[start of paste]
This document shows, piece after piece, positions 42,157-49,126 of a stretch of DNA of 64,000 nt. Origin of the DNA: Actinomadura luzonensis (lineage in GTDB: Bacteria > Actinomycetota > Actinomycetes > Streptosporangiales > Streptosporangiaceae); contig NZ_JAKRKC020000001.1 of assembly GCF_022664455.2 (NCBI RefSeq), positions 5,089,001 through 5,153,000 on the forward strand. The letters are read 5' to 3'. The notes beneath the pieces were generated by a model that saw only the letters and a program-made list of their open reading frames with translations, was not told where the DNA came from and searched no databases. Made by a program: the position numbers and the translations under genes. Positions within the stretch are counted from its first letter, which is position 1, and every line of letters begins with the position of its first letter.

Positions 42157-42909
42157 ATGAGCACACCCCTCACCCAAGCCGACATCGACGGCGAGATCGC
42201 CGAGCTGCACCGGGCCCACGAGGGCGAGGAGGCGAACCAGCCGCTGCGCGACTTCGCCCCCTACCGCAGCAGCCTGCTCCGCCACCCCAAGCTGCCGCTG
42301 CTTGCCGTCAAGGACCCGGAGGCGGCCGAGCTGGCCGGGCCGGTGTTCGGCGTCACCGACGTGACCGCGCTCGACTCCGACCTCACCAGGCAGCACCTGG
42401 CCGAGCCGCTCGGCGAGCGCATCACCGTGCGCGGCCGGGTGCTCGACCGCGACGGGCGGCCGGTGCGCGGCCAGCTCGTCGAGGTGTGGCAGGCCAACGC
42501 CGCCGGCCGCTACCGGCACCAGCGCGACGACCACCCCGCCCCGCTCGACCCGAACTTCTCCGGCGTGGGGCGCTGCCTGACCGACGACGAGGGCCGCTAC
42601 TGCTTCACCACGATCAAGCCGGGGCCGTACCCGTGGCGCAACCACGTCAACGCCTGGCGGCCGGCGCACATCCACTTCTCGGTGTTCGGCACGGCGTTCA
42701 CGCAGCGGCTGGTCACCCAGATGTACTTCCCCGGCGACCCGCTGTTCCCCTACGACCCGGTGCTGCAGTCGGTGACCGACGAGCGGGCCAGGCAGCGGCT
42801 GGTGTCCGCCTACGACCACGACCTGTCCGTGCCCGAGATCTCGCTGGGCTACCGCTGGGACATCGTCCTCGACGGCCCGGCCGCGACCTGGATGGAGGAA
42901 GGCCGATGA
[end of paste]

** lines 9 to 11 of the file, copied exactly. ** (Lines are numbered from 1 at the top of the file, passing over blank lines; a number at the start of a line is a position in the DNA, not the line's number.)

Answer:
42701 CGCAGCGGCTGGTCACCCAGATGTACTTCCCCGGCGACCCGCTGTTCCCCTACGACCCGGTGCTGCAGTCGGTGACCGACGAGCGGGCCAGGCAGCGGCT
42801 GGTGTCCGCCTACGACCACGACCTGTCCGTGCCCGAGATCTCGCTGGGCTACCGCTGGGACATCGTCCTCGACGGCCCGGCCGCGACCTGGATGGAGGAA
42901 GGCCGATGA